The German tug Janus has the unenviable job of towing the rudderless tanker, and is giving a January 23 arrival. That seems a very fast tow, so it is possible that the ship may be giving some assistance despite its condition.
Atlantic Larch has pulled the bow off the dock at pier 9c and will swing around to the stern, where Atlantic Oak has the tethered escort position. Atlantic Willow is on the starboard quarter and not visible.
With the tow line taught Janus is now providing the power as the ship begins to swing around the knuckle at pier 9 / pier 9a.
It is no coincidence that the tug Janus got the job to tow this ship for repairs. Australian Spirit is owned by the large tanker company Teekay Shipping. As part of their business, they also operate Teekay Offshore Partners (TOO) - which operates floating production and storage tankers (FPSOs), stationed on oil fields around the world. To better service these FPSOs, TOO took an ownership position in ALP Maritime Services, former managers of the Harms tugs, and made an offer to buy the six large tugs that Harms now operates (bit does not own). So certain were they that sale would go through, Teekay/ALP began to market the tugs under new names and brand. However Harms disputes the sale and has sued to have it overturned. The tugs are actually owned by German investment syndicates (KGs), and Harms is trying to overturn the decision of the shareholders to sell the tugs..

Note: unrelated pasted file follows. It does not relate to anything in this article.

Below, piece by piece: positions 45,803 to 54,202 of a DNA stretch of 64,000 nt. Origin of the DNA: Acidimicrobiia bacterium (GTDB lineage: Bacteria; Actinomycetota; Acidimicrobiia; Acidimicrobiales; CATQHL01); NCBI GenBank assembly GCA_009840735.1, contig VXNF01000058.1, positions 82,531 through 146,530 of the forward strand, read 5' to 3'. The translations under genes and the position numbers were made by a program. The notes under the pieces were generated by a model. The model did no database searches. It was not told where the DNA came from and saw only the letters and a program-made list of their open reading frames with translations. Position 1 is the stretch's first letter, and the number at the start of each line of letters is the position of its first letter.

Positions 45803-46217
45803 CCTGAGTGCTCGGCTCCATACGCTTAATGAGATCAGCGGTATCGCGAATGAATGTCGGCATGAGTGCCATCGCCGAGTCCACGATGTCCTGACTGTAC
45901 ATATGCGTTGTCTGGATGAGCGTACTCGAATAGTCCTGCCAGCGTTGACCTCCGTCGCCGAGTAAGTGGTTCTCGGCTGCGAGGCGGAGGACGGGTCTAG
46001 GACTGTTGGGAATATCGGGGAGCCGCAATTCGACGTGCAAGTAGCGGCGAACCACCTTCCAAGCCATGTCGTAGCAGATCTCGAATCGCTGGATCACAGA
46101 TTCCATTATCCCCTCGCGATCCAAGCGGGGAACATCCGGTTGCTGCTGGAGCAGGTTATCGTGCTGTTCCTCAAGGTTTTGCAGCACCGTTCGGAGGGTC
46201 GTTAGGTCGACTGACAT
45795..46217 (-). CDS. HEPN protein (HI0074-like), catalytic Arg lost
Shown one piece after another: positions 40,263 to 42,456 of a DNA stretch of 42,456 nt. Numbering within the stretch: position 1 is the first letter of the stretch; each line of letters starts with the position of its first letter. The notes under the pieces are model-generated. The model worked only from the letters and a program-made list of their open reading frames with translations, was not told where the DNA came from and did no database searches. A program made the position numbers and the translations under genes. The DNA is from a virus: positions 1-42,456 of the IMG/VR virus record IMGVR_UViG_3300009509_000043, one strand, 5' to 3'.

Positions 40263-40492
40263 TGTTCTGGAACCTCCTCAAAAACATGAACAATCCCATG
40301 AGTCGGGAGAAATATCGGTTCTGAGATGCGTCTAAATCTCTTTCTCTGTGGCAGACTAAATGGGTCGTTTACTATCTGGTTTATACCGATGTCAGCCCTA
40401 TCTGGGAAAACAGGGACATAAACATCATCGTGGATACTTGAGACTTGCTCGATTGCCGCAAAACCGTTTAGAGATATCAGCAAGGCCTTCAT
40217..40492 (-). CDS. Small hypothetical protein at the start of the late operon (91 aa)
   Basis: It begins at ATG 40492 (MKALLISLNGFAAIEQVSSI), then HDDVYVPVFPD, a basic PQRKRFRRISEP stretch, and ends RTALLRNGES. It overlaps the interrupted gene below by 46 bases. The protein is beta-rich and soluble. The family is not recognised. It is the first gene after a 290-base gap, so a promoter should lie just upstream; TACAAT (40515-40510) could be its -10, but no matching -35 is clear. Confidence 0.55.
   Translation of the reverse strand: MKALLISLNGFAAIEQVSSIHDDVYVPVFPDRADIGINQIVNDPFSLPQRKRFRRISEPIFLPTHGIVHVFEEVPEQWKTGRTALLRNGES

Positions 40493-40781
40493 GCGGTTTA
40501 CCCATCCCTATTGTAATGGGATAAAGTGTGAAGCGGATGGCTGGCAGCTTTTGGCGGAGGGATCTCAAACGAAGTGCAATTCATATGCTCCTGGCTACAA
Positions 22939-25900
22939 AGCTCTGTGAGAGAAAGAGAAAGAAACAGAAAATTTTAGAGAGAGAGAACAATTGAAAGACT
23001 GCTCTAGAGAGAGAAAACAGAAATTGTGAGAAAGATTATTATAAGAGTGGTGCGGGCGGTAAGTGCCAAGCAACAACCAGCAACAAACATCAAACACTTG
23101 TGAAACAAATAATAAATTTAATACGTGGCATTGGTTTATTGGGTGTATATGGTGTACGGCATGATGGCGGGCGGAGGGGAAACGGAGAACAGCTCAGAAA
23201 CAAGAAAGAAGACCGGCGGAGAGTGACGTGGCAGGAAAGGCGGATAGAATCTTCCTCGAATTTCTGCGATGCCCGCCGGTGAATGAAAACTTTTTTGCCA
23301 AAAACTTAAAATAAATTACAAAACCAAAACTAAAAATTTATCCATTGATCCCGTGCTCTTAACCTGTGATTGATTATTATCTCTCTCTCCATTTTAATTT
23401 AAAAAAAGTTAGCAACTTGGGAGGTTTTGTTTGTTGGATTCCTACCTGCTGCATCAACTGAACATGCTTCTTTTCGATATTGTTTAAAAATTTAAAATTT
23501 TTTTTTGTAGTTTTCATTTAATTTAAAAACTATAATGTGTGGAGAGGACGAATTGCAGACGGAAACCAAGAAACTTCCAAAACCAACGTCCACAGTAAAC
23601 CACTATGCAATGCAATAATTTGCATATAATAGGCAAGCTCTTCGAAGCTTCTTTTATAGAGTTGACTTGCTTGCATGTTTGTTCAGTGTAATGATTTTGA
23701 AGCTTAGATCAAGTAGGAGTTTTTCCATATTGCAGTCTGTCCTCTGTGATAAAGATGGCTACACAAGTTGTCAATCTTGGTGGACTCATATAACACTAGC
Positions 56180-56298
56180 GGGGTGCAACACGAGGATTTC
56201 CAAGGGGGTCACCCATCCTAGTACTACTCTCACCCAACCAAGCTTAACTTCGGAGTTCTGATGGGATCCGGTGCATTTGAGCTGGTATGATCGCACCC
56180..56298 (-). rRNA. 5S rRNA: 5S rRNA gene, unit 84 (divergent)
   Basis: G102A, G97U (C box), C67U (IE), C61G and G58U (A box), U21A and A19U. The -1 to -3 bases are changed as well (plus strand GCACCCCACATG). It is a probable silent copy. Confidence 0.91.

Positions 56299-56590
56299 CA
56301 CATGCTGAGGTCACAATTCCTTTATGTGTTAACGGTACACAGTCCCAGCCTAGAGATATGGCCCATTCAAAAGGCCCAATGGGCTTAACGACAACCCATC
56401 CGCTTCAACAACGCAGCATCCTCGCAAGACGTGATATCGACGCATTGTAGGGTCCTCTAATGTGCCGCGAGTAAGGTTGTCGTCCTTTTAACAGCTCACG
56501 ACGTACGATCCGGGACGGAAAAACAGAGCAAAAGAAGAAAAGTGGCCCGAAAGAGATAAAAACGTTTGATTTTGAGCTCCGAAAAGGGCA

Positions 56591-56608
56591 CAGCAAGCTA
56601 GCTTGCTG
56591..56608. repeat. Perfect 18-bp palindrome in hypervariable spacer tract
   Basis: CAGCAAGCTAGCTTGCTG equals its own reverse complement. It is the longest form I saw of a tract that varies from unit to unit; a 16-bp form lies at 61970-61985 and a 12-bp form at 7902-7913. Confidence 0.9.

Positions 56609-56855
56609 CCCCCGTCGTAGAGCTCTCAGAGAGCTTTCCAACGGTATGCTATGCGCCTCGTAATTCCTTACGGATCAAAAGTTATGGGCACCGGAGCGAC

Janus and another Harms tug were working with a pipelaying barge, and had just towed the barge from Africa to Venezuela when the call came out to tow Australian Spirit. Therefore to keep the work in the family (at least for now) Janus sailed up from Venezuela, via Willemstad and San Juan.